You decide you want to learn how to play the violin. You see a one-day class advertised called “Learn the violin and unleash the musician within!” and go along, partly because you’re impressed with the rhyme.
The teacher enthusiastically tells you about the importance of music in culture and regales you with colourful stories of some of history’s great musicians. She recounts how certain musical minds broke with years of convention to revolutionise the musical culture of their day – now we’re talking paradigm shifts, people! Best of all, she gives you several nuggets of these geniuses’ worldviews and philosophies. For instance, the composer Claude Debussy said:
“I love music passionately, and because I love it I try to free it from the barren conditions that stifle it”
Ah yes, the importance of love and passion! It’s just such powerful stuff. All in all, the class turns out to be a phenomenal experience – a real eye opener and no mistake.
Of course, it wouldn’t advance your actual ability to play the violin one bit, but hey who’s counting.
The truth is, there’s only one way to learn the violin. It’s called practice. Obviously it helps to be guided by history, theory and principles – though it should be pointed out that there are plenty of violinists and other musicians out there who never had any lessons. (Prince, Eric Clapton and Dizzy Gillespie are among the many musical greats who reportedly were entirely self-taught.) But the true learning takes place over hours and hours and hours of actual, good old fashioned practical experience of playing the violin.
To attain competence in virtually any skill one can learn, it takes practice. Certainly, to become good at something it takes a lot of it. It doesn’t make much difference if we’re talking about a skill that’s essentially physical or mental. Whether it’s playing tennis, football or golf or speaking in public, playing chess or flirting, it’s all the same. When the physical and the mental come together in activities like mindful meditation or yoga, same again. You simply have to practise, and regularly at that.
It’s the only way. And you know it.
Great news, though! Apparently none of this applies to creativity. No, all you need to do is be inspired by an Einstein quote about the imagination being more important than knowledge and ooh – can you feel it? – this “reframing event” empowers you to think pretty much as creatively as Einstein himself. Listen to a single 18-minute TED talk about the secret to unlocking your inner genius and kaboom! You find your inner genius is immediately unlocked. Or have a go at attending one of those corporate lateral thinking workshops and what do you know? Your creativity level rises from average to quasi-Picasso/Edison/Jobs in a single day!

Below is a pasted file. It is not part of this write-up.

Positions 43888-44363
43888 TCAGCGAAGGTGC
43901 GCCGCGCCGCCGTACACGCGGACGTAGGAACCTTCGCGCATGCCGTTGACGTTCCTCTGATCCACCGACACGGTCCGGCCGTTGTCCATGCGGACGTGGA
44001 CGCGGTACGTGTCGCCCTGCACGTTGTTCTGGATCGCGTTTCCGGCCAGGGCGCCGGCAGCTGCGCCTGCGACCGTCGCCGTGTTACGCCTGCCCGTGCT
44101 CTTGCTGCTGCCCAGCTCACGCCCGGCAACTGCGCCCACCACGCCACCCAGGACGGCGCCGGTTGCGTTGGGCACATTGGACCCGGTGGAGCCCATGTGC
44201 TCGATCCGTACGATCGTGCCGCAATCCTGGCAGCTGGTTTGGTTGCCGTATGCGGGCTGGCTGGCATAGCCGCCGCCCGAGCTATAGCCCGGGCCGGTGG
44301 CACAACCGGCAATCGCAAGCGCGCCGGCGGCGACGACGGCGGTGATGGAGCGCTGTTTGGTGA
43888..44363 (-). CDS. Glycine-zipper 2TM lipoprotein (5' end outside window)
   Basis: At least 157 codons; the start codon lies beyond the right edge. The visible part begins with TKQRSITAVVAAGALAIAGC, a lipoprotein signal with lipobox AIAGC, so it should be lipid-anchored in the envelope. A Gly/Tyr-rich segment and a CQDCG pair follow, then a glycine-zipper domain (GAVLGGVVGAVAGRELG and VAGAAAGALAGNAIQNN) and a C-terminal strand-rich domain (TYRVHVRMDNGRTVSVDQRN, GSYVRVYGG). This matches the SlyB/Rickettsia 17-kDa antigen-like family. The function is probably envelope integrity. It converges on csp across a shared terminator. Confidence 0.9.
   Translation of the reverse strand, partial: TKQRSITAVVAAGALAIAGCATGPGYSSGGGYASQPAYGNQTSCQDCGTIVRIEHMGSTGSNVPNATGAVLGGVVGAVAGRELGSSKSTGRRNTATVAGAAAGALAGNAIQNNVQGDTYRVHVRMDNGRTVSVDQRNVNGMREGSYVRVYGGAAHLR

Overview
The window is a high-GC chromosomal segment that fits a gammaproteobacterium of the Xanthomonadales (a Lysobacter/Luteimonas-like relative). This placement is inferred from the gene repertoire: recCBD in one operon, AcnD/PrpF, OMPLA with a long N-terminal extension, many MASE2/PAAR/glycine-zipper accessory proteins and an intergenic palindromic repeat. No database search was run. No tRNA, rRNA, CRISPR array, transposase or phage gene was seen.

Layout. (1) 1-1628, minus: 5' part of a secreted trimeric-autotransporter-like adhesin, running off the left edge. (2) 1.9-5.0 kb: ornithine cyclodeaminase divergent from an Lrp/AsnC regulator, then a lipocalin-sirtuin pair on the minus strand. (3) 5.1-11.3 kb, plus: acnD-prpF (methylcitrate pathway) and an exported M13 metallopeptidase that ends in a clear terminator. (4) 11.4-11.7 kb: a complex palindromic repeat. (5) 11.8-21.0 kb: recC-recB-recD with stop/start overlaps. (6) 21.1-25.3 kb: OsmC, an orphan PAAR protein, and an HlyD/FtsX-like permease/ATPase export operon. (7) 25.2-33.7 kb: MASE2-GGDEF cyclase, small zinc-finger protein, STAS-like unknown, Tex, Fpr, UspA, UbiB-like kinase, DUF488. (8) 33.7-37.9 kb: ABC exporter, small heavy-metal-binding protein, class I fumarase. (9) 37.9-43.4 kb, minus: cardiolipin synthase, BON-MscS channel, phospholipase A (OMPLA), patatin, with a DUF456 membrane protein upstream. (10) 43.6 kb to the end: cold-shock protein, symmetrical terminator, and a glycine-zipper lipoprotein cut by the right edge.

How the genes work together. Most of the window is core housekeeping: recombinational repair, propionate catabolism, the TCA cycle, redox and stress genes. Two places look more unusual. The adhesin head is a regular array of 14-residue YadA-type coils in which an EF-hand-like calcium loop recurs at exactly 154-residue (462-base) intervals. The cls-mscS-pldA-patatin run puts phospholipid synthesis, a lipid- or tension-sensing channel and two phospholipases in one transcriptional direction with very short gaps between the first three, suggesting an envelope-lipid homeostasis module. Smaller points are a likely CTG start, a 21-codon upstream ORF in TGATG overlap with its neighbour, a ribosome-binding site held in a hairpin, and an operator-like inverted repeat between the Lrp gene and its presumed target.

This, fairly obviously, is ridiculous. Quite why we expect creativity to be entirely different to virtually all other skills is anybody’s guess. It just stands to reason that you can’t make significant improvements in your ability to generate and develop creative ideas in any field without substantial practice. You could call it the inconvenient truth about creativity. It’s also just the truth.
To be clear: I’m not talking about merely doing apparently “creative” activities like painting or making music or dancing or writing poetry or even designing stuff. I’m talking about practising creativity itself.
But what on earth would “creativity practice” look like? To do it properly – to distil all you’d need to learn into a single routine or set of routines which could be performed regularly, even daily – you would need to uncover what I’ve spent my life searching for: the core principles and processes underpinning creativity from the point of view of both scientific research and the history of creative ideas and the lives of those who hatched them.
I think a genuine paradigm shift is coming, one which understands that it takes authentic investment to really make gains in your creative intelligence – and your creative self.